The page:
assembly, constituted under it, would ever assert any other rights and
powers, than those, which had been established by long practice and
conceded by public opinion. Melancholy, also, would be that state of
distrust, which rests not a hope upon a moral influence. The most absolute
tyranny could not subsist, where men could not be trusted with power,
because they might abuse it, much less a government, which has no other
basis, than the sound morals, moderation, and good sense of those, who
compose it. Unreasonable jealousies not only blight the pleasures, but
dissolve the very texture of society.
"But it is argued, that the inference, if any, arising under the
constitution, is against the exercise of the powers here asserted by the
CH. III.] PRIVILEGES OF CONGRESS. 315
punished by imprisonment.1 Nor is there any thing peculiar in the claim
under the constitution of the United States. The same power has been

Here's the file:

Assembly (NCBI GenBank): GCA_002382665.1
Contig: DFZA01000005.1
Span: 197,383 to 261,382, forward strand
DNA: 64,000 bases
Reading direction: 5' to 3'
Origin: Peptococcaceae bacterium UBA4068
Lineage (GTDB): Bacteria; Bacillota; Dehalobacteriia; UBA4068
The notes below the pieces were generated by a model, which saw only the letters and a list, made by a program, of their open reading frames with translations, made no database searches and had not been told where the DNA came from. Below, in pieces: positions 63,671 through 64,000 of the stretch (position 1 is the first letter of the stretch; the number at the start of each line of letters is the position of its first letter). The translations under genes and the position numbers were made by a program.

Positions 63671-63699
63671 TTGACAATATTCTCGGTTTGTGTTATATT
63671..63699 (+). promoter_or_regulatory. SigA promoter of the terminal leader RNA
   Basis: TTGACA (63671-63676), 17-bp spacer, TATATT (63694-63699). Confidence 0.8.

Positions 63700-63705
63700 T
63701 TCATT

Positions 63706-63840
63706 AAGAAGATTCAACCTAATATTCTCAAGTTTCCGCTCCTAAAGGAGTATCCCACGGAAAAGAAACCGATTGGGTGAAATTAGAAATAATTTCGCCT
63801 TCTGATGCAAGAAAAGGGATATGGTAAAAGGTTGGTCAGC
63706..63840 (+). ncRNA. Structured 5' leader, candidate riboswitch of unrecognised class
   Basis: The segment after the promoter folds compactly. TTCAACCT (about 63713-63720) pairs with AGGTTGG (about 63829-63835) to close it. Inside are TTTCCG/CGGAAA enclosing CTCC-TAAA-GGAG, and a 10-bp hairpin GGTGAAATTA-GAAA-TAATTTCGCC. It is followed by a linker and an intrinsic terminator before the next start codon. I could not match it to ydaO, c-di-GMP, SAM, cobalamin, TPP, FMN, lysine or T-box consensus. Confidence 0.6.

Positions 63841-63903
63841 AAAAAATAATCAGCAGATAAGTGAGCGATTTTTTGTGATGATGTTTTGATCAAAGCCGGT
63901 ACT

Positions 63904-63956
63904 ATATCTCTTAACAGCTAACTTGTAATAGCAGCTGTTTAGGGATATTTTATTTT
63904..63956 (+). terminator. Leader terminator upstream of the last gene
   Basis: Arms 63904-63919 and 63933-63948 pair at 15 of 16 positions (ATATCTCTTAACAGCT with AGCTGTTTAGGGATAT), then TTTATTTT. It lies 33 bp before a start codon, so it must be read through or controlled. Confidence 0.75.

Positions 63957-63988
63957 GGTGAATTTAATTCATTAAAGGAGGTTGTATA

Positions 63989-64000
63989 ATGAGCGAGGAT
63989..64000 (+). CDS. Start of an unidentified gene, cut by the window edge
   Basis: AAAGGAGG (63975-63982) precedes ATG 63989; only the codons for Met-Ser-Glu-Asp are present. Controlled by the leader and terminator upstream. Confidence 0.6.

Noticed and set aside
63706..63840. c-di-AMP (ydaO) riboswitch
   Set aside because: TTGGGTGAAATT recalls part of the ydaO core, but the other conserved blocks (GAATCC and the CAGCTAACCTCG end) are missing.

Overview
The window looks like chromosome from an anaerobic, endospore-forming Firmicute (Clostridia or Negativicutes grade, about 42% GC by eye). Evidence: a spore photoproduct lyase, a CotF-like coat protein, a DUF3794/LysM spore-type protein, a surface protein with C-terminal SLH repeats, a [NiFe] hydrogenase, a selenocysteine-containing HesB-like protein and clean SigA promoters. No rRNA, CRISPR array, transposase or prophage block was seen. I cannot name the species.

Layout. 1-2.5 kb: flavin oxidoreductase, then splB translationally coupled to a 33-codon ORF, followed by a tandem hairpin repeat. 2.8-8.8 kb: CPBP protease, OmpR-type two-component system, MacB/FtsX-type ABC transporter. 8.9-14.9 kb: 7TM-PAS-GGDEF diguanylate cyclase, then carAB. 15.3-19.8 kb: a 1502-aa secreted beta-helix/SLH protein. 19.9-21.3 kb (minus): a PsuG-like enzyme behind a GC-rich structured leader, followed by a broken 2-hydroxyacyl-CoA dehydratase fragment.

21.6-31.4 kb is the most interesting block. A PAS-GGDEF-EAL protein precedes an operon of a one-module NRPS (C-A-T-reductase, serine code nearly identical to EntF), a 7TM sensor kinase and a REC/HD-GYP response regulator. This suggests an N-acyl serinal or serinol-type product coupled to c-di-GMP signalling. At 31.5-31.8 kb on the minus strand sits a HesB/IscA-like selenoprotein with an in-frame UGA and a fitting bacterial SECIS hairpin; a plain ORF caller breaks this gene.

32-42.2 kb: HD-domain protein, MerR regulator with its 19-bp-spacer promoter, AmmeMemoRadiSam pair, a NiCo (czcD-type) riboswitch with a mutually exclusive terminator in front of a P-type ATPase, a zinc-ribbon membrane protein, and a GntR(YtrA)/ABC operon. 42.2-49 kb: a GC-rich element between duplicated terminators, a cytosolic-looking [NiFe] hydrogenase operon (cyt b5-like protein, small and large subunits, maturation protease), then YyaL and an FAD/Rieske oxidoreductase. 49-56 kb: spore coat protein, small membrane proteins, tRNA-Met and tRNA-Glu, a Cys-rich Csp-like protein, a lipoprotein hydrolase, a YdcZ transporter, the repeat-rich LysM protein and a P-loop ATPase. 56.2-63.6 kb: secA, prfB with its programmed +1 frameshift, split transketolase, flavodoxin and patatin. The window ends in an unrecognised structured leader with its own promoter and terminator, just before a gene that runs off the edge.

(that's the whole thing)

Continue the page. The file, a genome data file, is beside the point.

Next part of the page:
of representatives; that the express grant of power to punish their members
respectively, and to expel them, by the application of a familiar maxim,
raises an implication against the power to punish any other, than their own
"This argument proves too much; for its direct application would lead to
the annihilation of almost every power of congress. To enforce its laws
upon any subject, without the sanction of punishment, is obviously
impossible. Yet there is an express grant of power to punish in one class
of cases and one only; and all the punishing power exercised by congress in
any cases, except those, which relate to piracy and offences against the
laws of nations, is derived from implication. Nor did the idea ever occur
to any one, that the express grant in one class of cases repelled the
assumption of the punishing power in any other.
"The truth is, that the exercise of the powers given over their own
members was of such a delicate nature, that a constitutional provision
became necessary to assert, or communicate it. Constituted, as that body
is, of the delegates of confederated states, some such provision was